Members warned on TBC risks with pension strategies
SMSF members considering topping up their pension account or starting a new pension have been warned of the consequences such strategies could have on their transfer balance cap.
The ATO noted that some SMSF members have experienced investment losses due to COVID-19 and are considering pension strategies such as topping up their account or starting a new pension.
As an example, the ATO said if an individual has already started a pension worth $1.6 million or more, they generally cannot start a new pension without exceeding their transfer balance cap, even if the value of their current pension has significantly reduced.
The regulator added that their ability to top up their pension by rolling it back and adding funds before starting a new pension will be limited by the size of the debit they get when they commute their existing pension.
Tax agents have been advised to remind members to take into consideration any credits from reversionary income streams which will impact their transfer balance account in the next 12 months.
The ATO also told agents to be aware of the reporting obligations that are triggered when rolling back an existing pension and starting a new pension.
In these situations, the ATO reminded agents they will need to report the:
- commutation debit when your member commutes the existing pension,
- credit when your member starts the new pension.
ATO pension case studies
The ATO provided case studies to help members understand how topping up their pension may affect their transfer balance account before they and their adviser make any decisions.
Figuring the amount of space available in the TBC
In the case of Linda, she started a pension in her SMSF valued at $1.6 million on 1 July 2017. The pension is now worth $1 million due to pension payments and investment losses.
Linda would like to start an additional pension with $600,000 which she has in her accumulation account, but because Linda has already used up her transfer balance cap, she has no cap space to start a new pension.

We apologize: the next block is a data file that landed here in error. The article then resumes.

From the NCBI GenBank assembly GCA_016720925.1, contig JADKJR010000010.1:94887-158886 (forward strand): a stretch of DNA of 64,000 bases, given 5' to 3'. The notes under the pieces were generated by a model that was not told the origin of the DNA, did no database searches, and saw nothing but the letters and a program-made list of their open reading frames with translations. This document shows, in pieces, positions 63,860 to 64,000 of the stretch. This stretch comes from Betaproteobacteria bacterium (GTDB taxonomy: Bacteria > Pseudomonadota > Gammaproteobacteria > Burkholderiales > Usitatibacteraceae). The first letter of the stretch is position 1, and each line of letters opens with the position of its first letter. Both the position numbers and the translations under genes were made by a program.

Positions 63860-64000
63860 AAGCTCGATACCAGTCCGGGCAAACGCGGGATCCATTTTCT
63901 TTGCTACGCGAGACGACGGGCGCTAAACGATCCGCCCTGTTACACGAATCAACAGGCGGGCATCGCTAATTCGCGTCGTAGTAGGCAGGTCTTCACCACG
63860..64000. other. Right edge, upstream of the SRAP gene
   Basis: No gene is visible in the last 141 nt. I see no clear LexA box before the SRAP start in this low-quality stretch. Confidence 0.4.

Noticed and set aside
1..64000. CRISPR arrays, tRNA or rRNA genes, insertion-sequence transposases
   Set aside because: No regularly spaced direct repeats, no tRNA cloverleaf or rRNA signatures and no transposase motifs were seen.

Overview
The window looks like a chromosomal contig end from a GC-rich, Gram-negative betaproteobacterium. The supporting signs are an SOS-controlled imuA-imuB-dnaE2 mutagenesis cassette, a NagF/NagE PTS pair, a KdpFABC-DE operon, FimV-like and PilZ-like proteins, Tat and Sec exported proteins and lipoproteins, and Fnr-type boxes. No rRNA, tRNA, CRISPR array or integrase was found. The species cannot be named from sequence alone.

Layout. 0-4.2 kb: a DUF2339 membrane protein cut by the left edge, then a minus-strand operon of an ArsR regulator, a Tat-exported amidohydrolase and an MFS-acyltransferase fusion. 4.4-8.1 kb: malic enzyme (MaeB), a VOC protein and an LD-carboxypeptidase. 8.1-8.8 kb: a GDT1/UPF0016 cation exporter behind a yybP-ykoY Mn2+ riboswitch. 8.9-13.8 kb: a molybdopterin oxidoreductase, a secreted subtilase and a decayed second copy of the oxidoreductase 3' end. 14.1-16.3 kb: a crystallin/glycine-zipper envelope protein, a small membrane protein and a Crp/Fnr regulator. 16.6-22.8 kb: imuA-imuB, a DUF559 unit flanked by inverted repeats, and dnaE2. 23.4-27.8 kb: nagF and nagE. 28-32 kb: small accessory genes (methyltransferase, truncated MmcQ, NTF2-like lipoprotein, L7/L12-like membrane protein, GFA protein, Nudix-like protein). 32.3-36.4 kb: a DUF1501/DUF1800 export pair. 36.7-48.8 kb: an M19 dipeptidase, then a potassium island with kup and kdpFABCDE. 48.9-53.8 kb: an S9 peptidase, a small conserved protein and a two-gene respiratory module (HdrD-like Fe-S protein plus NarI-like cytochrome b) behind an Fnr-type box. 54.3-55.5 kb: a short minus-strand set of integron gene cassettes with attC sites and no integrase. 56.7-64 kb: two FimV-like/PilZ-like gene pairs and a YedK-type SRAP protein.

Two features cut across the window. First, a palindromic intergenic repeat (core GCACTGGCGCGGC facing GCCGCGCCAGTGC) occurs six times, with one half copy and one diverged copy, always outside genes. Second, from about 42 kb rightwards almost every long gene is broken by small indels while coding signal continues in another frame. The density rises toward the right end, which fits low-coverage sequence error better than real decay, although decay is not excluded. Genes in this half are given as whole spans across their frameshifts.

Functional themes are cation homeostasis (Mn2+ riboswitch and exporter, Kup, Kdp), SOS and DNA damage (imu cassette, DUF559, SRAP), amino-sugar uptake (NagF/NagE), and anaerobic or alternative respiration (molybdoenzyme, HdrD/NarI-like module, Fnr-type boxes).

“If Linda proceeds with the additional pension, she will exceed her personal transfer balance cap by $600,000 and will need to commute the excess (plus excess transfer balance earnings) and pay excess transfer balance tax,” the ATO said.
If Linda commuted her pension, the ATO noted she could get a debit in her transfer balance account of $1 million. After commuting her pension, the balance of her transfer balance account would be $600,000.
If Linda starts a new pension of $1.6 million (the $1 million she commuted plus the $600,000 in her accumulation account), she will get a credit in her transfer balance account of $1.6 million for the new pension.
“If Linda proceeds, she will exceed her personal transfer balance cap by $600,000 and will need to commute the excess (plus excess transfer balance earnings) and pay excess transfer balance tax,” the ATO said.
Looking for pending credits from reversionary income streams
In the case of Gilbert, he started a pension in his SMSF valued at $1.2 million on 1 July 2017. Due to pension payments and investment losses, the pension is now worth $900,000.
Gilbert would like to top up this pension by rolling it back and adding the $200,000 in his accumulation account. If Gilbert were to do this, he would get a debit of $900,000, bringing the balance of his account to $300,000.
When he starts the new pension, he would get a credit of $1.1 million in his transfer balance account, giving him an account balance of $1.4 million.
On 1 June 2019, Gilbert’s wife, Anne, passed away, and he started to receive a reversionary death benefit income stream on that date.
The value of the pension at the time of Anne’s death was $400,000. On 1 June 2020, a credit of $400,000 will apply to Gilbert’s transfer balance account, even though the value of the pension has reduced to $300,000 due to investment losses.
In Gilbert’s case, the ATO said he needs to take this into consideration when choosing what to do next.
“If Gilbert does nothing, he will be able to continue to receive the reversionary pension without exceeding his personal transfer balance cap,” the ATO said.
“However, if Gilbert tops up his pension, on 1 June 2020, he will exceed his personal transfer balance cap, by $200,000, unless he commutes either pension before 1 June 2020.
“If he exceeds his transfer balance cap, he will need to commute the excess, plus excess transfer balance earnings, and pay excess transfer balance tax.”
Adrian Flores is the deputy editor of SMSF Adviser. Before that, he was the features editor for ifa (Independent Financial Adviser), InvestorDaily, Risk Adviser, Fintech Business and Adviser Innovation.